Internet Vane

Penny Auctions

Have you ever used Penny auctions?
I have heard a lot about this from friends.
It sounds like another scam.....................................................
A bidding fee auction, also called a penny auction, is a type of auction in which all participants must pay a non-refundable fee to place a small bid. The auction ends after a period of time. The last participant to have placed a bid wins the item and also pays the final bid price, which may be much lower than the retail price of the item. The auctioneer makes money in two ways: the fees for each bid paid by several bidders and the payment for the winning bid, totaling much more than the value of the item. Such auctions are usually held over the internet.

It's hard to win an auction when you’re competing against skilled bidders. some online penny auctions use robots to place bogus bids. This drives up prices and can make it impossible for legitimate bidders to win the auction. Penny auctions are not like traditional auctions on eBay, where you find an item and decide how much you’re willing to pay for it. If no one bids higher, you get the item. If you lose, you don’t pay anything.

You must pay to play the penny auction game. Most people get caught up in the bidding frenzy, and you can easily spend more than the value of the item. Some companies purchase software packages for running their penny auction sites. The software allowed them to set a “reserve price” that is not displayed to bidders.The software would generate fake names that would show up as bidders, and the item wouldn’t sell for less than the reserve price – the software would make sure of that.The software is simple to implement, very hard to notice and completely unfair and deceptive.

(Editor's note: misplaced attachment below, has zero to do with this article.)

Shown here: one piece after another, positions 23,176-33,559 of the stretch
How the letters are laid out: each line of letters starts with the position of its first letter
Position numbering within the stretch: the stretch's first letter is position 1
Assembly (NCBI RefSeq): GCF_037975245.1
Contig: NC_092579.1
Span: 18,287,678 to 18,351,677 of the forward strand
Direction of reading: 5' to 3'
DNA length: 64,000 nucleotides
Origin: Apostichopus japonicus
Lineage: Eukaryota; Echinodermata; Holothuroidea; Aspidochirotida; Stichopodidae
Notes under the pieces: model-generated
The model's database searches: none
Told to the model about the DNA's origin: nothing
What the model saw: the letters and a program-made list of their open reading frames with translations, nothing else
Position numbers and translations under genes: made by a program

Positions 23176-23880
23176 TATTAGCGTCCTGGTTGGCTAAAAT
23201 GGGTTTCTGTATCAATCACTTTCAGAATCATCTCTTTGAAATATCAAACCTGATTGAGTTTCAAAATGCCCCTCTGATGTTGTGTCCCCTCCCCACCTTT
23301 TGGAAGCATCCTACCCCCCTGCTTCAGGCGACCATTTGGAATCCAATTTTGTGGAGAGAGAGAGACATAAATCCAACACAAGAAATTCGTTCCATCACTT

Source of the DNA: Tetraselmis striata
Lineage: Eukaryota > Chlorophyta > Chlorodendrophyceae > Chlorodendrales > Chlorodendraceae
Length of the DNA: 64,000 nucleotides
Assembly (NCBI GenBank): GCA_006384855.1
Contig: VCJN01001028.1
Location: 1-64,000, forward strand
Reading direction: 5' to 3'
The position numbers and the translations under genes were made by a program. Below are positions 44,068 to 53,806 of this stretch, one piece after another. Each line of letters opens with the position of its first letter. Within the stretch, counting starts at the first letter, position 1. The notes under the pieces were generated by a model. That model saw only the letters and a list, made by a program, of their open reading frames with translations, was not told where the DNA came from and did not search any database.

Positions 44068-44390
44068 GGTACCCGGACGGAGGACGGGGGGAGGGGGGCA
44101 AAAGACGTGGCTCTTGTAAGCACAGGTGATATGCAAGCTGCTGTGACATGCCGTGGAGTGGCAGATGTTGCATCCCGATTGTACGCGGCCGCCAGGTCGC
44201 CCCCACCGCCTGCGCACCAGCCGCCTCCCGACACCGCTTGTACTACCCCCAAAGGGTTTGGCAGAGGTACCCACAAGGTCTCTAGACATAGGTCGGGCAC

In cases where real people stopped bidding before the reserve was hit, the bot would win the auction.In these cases, where no merchandise was purchased or shipped, the auction was pure profit for the site.

Most penny auction sites offer free bids to new members, which can be very enticing.
You’re not going to win anything with those free bids.You’ll need to spend $50 to $100 on a beginner’s bid pack before you’re really going to get anywhere. So the ad that says you can get an iPad for $50 is simply not true.

How Penny Auctions Work:
To sign up, you have to buy bid packs. The more you buy at a time, the lower per-bid price you pay.  Then you find an item you want to bid on, and start bidding. Each time you bid, you up the ante by one cent — bidding a penny actually costs you at least 55 cents.
Bidding can be done manually, or you can set up auto-bidding, which will program the site to bid for you, usually at the last second.

In a traditional auction, if you don't "win", you don't lose either;even if someone outbids you, you don't pay anything. With most of these penny auction sites, the opposite is true.Whether you win or not you still have to pay to bid.
 For example the auction site probably made over $3000 (most of the money is coming from a line of bidders) on an item that cost them $400.

The FTC has offered warnings on penny auctions, state consumer protection agencies have filed complaints, and there are class action lawsuits pending against many of these sites.
 Penny Auctions are just another form of online gambling and the odds are NOT in your favor. I believe there are still sites that are using skilled bidders and getting away with it.It is nearly impossible for the average person to know if a site is cheating.You could spend money and get nothing.. People who’ve been ripped off say it’s very hard to contact the company.

A Penny for your Thoughts....